Among them is the one book currently in my possession that I started reading but never finished. It’s T.E. Lawrence’s Seven Pillars of Wisdom, which I bought several years ago in a second-hand bookshop while holidaying in Devon. I vaguely knew of the ‘Lawrence of Arabia’ story from the movie and a few TV documentaries so I figured it was a book that I should read at some point. After much procrastination (and many other books), I started reading it a couple of summers ago; I got about half-way through before giving up, having found this magnum opus about the Arab Revolt to be very heavy going. I put it back on the shelf and forgot about it.
Until last weekend.
I couldn’t bring myself to throw it out as I had never finished what I am reliably informed is an important book. Although it does happen occasionally, I do not like to give up on a book as I feel it would be a waste of the time already spent reading it.
Thus, Seven Pillars of Wisdom is now on the front row with the unread books, an old Tube ticket poking reproachfully out of its pages at around the half-way mark. Which in a sense is appropriate, given that Lawrence himself is said to have lost the original manuscript on a train.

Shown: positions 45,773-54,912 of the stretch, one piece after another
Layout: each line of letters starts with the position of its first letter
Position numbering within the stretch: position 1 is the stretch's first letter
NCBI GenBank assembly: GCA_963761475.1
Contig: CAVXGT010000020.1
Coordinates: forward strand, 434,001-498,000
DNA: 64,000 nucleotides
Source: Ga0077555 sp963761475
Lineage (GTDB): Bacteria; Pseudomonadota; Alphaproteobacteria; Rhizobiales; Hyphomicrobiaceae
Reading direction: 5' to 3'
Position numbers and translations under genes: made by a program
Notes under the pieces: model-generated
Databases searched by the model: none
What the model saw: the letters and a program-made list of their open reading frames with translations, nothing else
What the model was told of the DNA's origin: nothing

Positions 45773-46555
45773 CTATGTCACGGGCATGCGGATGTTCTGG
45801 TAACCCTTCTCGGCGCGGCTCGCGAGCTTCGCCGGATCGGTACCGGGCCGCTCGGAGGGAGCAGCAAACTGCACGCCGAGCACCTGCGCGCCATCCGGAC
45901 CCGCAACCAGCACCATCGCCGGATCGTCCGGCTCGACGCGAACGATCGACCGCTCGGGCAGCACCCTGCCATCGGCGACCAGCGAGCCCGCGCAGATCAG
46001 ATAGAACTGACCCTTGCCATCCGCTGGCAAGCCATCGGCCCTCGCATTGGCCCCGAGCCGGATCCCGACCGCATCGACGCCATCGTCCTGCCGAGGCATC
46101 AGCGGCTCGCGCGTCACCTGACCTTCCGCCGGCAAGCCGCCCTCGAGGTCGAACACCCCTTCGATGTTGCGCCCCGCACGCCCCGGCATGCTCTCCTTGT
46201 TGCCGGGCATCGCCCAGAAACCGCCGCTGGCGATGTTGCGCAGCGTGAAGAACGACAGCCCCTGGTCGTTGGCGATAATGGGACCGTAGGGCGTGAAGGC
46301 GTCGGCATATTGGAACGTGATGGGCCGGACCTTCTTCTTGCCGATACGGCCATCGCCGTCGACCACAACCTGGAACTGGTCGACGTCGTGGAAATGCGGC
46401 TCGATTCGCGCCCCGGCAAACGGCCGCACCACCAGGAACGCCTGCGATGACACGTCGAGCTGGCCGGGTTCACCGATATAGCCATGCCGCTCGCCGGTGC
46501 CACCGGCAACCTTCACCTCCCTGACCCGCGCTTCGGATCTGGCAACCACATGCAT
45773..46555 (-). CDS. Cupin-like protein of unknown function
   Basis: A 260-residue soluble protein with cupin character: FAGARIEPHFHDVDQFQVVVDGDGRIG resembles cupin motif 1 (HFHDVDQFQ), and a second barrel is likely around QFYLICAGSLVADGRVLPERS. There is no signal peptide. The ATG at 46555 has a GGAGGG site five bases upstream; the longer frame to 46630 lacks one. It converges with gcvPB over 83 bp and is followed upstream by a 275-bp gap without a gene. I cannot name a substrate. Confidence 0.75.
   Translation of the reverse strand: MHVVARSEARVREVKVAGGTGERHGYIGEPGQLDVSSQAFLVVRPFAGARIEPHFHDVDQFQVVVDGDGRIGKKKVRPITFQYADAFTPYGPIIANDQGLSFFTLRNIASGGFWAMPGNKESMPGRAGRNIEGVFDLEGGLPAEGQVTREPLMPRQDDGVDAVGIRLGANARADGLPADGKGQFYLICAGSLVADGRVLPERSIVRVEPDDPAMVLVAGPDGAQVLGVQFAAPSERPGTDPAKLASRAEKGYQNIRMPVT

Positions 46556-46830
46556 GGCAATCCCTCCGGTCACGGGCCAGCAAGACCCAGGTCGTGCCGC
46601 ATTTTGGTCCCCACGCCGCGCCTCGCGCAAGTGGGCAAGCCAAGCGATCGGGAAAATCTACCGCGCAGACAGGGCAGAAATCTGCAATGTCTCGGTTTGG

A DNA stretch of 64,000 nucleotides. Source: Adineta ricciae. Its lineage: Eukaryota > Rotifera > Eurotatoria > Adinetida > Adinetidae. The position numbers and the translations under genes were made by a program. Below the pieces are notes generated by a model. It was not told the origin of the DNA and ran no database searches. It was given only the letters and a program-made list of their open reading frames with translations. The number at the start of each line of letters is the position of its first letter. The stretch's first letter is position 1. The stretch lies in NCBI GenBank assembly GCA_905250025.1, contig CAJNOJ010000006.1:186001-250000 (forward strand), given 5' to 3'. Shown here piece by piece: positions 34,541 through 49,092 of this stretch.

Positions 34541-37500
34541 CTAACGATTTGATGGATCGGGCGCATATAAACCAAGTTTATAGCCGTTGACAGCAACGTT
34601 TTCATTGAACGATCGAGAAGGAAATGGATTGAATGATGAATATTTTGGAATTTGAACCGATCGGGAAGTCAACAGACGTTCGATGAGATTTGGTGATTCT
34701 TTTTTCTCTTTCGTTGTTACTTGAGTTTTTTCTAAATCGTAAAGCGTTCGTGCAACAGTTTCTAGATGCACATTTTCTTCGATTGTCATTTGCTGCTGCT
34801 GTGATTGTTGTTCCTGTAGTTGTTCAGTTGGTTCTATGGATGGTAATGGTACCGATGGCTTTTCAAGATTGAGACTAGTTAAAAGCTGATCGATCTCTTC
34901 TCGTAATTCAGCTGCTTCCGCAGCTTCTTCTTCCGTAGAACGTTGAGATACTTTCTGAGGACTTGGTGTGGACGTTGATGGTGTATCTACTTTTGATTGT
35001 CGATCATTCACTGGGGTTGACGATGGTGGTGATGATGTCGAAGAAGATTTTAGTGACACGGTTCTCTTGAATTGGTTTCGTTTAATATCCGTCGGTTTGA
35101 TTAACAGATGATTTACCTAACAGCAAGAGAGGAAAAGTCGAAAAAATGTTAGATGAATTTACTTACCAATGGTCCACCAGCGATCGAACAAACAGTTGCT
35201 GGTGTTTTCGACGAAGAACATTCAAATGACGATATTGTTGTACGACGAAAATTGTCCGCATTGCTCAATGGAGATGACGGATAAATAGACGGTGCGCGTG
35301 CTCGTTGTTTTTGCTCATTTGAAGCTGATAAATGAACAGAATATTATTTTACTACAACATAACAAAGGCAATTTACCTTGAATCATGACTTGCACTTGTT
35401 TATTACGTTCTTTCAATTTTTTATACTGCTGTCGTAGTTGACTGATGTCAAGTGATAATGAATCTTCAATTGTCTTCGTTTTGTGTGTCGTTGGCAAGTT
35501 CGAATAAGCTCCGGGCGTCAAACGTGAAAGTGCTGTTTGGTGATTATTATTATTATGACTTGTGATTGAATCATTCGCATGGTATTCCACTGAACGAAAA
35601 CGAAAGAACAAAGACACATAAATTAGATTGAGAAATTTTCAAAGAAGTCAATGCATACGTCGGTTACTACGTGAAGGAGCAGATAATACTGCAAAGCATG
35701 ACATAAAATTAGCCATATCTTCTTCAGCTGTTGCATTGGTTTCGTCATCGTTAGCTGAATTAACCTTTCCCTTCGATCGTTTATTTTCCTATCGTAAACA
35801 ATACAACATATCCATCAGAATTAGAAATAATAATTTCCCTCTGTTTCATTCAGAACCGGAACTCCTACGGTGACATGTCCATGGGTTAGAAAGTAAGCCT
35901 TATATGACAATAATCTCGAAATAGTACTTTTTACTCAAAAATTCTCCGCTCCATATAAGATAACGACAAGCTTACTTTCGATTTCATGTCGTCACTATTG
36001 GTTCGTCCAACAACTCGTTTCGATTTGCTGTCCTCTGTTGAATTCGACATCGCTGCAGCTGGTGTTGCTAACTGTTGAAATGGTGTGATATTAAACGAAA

My sense of literary guilt at not having finished what is supposed to be a masterpiece has been assuaged by an unlikely saviour. The late Norman Lewis is one of those travel writers who I’ve always intended to read more of but have never quite got round to doing so. Well, at the moment I am reading his autobiographical work The World The World on my daily commute, and in between enjoying his accounts of the countries he visited and the interesting people he encountered I was very much reassured by what he said about Seven Pillars of Wisdom (he may have met a lot of people but he never met Lawrence – he just happened to have the same publisher).
Here’s what he had to say: “It runs to 672 pages on excellent paper, is poetical and sometimes biblical in style … a suspicion remains that few readers soldiered on to the end of the recital of the minutiae of a military campaign in the desert. Borrowing a copy recently I found that, characteristically, many pages had been left uncut.”
So it seems that I am not one frustrated reader but one of many frustrated readers. As a result of this revelation, giving up on T.E. Lawrence half-way through doesn’t seem so bad. But I’m not going to get rid of my copy just yet.